GEORGE H. W. BUSH MILITARY SERVICE WWII Meacham notes that H. W. Bush seems a go-along to get-along kind of guy; i.e. a non-confrontational person who is well liked by his associates and subordinates. After Pearl Harbor, H. W. enters the service at the age of 18 to become a pilot. When completing a bombing run, H. W. and his crew are downed at sea. As a downed bomber pilot, H. W mourns his fellow crewmen and wonders if there was anything he could have done differently to save their lives.
This life experience marks H. W. It illustrates H. W.’s sense of responsibility and how he cares for others. It reminds him of the horrors of war and the hurt felt by those left behind. It is a mark that guides his decision to begin the first Gulf war and insert American troops in Kuwait.
Meacham reveals how H. W. solicits friendship with everyone he meets. This facility for friendship is a key to his success in becoming a Texas oil man. His early success in the oil business appears based on who he knows and how well he cultivates wealthy associates’ interest in risking investment in land-lease oil exploration in Texas. H. W.’s friendliness leads him to politics. Meacham notes that friendliness did not immediately vault H. W. to political success but it paves his way to public service.T
H. W. is driven to succeed. In a widening circle of contacts, H. W. is welcomed into the Republican Party and becomes Chairman of the Party for Harris County, Texas. He runs for the Senate and is defeated by Texas Democrat Ralph Yarborough.
Later, in 1966, H. W. is elected to the House of Representatives and becomes acquainted with Richard Nixon.
President Nixon appoints H. W. to the United Nations as Ambassador for the United States. His social skill suited the United Nations Ambassador position perfectly.
As the Watergate scandal overtakes the Nixon Administration, H. W. supports Nixon up to the point of undeniable truth of Nixon’s cover-up. As the Republican National Committee Chairman, H. W. asks Nixon to resign.
When Gerald Ford became President, H. W. is asked to be America’s envoy to China.
After serving for one year, Ford asks Bush to take the position of CIA Director.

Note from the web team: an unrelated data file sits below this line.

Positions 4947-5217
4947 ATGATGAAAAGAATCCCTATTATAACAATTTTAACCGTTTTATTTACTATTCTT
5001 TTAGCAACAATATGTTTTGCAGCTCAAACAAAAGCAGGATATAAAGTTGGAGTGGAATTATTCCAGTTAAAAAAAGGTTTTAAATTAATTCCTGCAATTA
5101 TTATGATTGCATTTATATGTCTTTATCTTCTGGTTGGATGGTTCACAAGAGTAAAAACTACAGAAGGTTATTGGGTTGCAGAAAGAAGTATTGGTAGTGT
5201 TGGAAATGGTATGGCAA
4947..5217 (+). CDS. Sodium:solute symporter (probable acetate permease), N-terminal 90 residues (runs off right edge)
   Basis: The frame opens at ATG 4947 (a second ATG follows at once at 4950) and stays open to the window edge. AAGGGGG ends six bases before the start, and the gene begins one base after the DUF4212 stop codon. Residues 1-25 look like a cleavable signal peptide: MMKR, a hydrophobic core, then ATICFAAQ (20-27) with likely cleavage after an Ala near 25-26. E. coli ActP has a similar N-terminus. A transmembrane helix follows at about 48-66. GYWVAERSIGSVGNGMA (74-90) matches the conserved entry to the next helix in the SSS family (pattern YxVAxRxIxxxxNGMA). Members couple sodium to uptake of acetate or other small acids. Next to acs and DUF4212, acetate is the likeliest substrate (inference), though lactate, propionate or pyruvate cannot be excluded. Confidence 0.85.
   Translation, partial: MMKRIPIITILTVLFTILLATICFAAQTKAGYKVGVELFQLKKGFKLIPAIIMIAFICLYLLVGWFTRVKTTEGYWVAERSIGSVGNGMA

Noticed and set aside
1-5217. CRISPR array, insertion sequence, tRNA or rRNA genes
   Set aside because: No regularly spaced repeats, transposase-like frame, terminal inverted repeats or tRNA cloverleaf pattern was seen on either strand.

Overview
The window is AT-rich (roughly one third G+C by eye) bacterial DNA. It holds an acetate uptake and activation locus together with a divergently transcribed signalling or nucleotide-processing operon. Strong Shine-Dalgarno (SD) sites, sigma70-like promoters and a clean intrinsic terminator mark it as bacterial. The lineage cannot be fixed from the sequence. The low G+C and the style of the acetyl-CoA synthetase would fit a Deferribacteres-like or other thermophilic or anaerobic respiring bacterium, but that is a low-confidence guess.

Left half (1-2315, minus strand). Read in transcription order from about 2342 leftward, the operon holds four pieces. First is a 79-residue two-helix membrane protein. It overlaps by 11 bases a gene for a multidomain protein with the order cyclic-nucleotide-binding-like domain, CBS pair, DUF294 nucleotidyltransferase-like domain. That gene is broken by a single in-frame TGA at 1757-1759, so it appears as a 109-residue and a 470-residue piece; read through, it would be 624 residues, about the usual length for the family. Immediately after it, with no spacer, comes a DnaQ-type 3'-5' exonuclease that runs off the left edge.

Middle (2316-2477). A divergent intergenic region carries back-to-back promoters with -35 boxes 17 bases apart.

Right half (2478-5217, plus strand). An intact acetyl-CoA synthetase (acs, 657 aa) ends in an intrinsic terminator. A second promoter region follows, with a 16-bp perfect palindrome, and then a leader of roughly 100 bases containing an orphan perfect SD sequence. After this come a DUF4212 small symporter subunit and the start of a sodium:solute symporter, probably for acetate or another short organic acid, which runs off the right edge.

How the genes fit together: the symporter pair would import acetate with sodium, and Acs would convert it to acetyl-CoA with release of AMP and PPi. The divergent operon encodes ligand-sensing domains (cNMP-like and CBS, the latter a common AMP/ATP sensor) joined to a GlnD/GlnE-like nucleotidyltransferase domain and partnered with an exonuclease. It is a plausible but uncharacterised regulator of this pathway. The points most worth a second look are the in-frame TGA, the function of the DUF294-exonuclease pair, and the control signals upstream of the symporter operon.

One year later, Ford is defeated by President Carter and H. W. returns to the private sector with plans to run for President.
Bush’s cultivated Republican Party friendships compel Reagan to ask Bush to be his Vice President.
RONALD REAGAN (40TH PRESIDENT OF THE UNITED STATES) Meacham notes that running for President is something H. W. has prepared for through the course of his life but 1980 is the era of Ronald Reagan. Reagan’s public speaking skill clearly surpasses the oratorical skill of H. W. Bush. However, Bush’s appeal to a more liberal part of the Republican Party makes him an ideal running mate for the highly conservative Reagan. Reagan is reluctant to make the offer because of H. W.’s “Voodoo Economics” comment during their primary contest but Bush’s affable personality eventually endears Reagan to his running mate.
By the end of Meacham’s biography one sees Bush as a decent man who wishes to do the right thing. One might conclude that H. W. Bush is unduly influenced by the desire to be liked. This desire makes H. W. avoid confrontation, a characteristic of which Meacham offers many examples; e. g. Bush’s reluctance to confront the public with his decision to raise taxes; his ambivalence about using the bully pulpit to attack political opponents. H. W. Bush’s inner compass seems to wobble in the face of his desire for comity. However, when one puts H. W. in the context of history, Bush’s inner compass seems as true north as any of America’s Presidents.
On the one hand, comity may be what is missing in the extremes of the political climate of the 21st century; on the other hand, “read my lips” has little political efficacy.
On the one hand, comity may be what is missing in the extremes of the political climate of the 21st century; on the other hand, a wobbling inner compass leads to intellectually untested certainty. One may argue H. W. Bush’s avoidance of confrontation leads to decisions not tested by debate. All that is left is experience burnished by one person’s judgment. Avoidance of personal confrontation may lessen perspective but comity is an underrated commodity in today’s political climate.
A surprising note by Meacham is H. W.’s second guessing on Saddam Hussein. H. W. did not confront Saddam Hussein to demand unconditional surrender after his forced ejection from Kuwait. In retrospect, a demand for unconditional surrender seems superfluous. Arguably, H. W.’s courageous decision to inject the American military into Kuwait changed the course of history. One inclines to believe H. W. will go down in history as the antithesis of Nazi appeasers in WWII.
GEORGE W. BUSH (43RD PRESIDENT OF THE U.S. The most titillating part of Meacham’s biography of H. W. is a father’s judgment of his son’s Presidency. One tends to believe H. W. views George W. more as a beloved son than as President of the United States. George W., like all human beings, makes his own mistakes.
H. W. argues that his son is poorly served by his Vice President and Secretary of Defense. H. W. suggests Dick Cheney and Don Rumsfeld are the principal reason for the mistake of Iraq. (One must ask oneself, who hired Cheney and Rumsfeld? In a translation of Plato’s “Republic”, there is a phrase about leadership that suggests “Birds of a feather flock together”.)